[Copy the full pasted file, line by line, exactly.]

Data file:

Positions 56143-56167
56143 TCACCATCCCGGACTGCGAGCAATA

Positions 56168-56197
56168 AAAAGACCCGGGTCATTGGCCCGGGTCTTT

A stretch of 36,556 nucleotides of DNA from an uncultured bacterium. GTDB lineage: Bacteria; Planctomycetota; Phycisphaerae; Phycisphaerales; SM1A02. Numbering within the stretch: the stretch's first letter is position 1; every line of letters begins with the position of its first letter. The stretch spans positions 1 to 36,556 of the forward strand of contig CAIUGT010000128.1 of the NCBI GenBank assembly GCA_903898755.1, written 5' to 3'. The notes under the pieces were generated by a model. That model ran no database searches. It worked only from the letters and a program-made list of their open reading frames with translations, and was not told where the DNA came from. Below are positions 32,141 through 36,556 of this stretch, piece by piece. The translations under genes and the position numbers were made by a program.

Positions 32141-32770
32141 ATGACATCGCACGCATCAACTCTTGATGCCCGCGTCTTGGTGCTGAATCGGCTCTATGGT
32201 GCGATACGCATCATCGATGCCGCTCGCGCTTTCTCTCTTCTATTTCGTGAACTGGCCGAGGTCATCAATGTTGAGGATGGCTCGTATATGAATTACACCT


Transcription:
Positions 56143-56167
56143 TCACCATCCCGGACTGCGAGCAATA

Positions 56168-56197
56168 AAAAGACCCGGGTCATTGGCCCGGGTCTTT

A stretch of 36,556 nucleotides of DNA from an uncultured bacterium. GTDB lineage: Bacteria; Planctomycetota; Phycisphaerae; Phycisphaerales; SM1A02. Numbering within the stretch: the stretch's first letter is position 1; every line of letters begins with the position of its first letter. The stretch spans positions 1 to 36,556 of the forward strand of contig CAIUGT010000128.1 of the NCBI GenBank assembly GCA_903898755.1, written 5' to 3'. The notes under the pieces were generated by a model. That model ran no database searches. It worked only from the letters and a program-made list of their open reading frames with translations, and was not told where the DNA came from. Below are positions 32,141 through 36,556 of this stretch, piece by piece. The translations under genes and the position numbers were made by a program.

Positions 32141-32770
32141 ATGACATCGCACGCATCAACTCTTGATGCCCGCGTCTTGGTGCTGAATCGGCTCTATGGT
32201 GCGATACGCATCATCGATGCCGCTCGCGCTTTCTCTCTTCTATTTCGTGAACTGGCCGAGGTCATCAATGTTGAGGATGGCTCGTATATGAATTACACCT